2. They are not aware that a truly credible and believable source discusses the upsides and downsides of their offering. Many sales people are too self-centered to take on a non-selling posture and are fearful of being neutral in their approach. They are concerned that if they lose their enthusiastic and positive approach they will not be believable. What could be further from the truth!
  3. They have a genuine and authentic desire to be trusted, relationship sellers who really offer value and are customer-centric, but their actions and behavior demonstrate the exact opposite intent, and in most cases they are not even aware of it.
  4. They do not factor into their sale strategy the single biggest contributor to losing a deal, the status quo. Roughly 70% of all deals are lost to no decision and no change. Traditional sales people spend too much time trying to sell their superior future solution without first understanding what the barriers to change are; no pull, no dough, no time, no means, no authority, no time, no balls (had to throw that in) and no real problems.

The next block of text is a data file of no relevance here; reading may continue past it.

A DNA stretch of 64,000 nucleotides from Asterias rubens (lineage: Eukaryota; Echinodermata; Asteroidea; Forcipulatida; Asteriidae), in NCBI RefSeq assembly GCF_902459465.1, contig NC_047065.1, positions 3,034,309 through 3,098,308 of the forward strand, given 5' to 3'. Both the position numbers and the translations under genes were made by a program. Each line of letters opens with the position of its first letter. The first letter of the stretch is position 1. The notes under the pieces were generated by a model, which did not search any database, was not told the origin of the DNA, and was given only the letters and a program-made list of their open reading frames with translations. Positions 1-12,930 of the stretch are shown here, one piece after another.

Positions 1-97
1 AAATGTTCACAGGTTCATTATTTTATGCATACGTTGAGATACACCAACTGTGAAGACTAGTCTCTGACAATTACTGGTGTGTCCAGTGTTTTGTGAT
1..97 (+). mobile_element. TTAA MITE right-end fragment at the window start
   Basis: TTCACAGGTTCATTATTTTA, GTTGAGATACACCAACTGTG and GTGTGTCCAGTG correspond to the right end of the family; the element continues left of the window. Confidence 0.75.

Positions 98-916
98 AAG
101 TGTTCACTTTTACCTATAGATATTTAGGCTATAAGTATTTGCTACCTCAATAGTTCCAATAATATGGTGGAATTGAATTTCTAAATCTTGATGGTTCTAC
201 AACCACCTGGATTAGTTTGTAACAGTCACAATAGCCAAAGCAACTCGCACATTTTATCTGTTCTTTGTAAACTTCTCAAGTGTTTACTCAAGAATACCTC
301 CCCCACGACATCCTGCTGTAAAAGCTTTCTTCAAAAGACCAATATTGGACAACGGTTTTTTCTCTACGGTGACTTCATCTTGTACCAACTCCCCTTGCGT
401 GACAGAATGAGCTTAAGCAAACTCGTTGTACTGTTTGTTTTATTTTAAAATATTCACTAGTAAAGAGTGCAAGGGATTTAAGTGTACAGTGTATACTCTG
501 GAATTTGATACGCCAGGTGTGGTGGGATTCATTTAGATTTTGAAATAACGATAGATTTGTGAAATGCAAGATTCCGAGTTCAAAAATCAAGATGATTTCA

5. They have a high need for approval. They sell from a position of scarcity, resulting in being perceived as needy and clingy. Remember, neediness is a foul smelling cologne. Neediness and desire for approval are powerful detractors for business relationships. If you question this look no further back than your dating days.
  6. They have a genetic makeup that predominates in attracting bottom price shoppers. The way you buy will precondition the way you will sell. If you buy on price you will tend to be plagued by attracting price shoppers.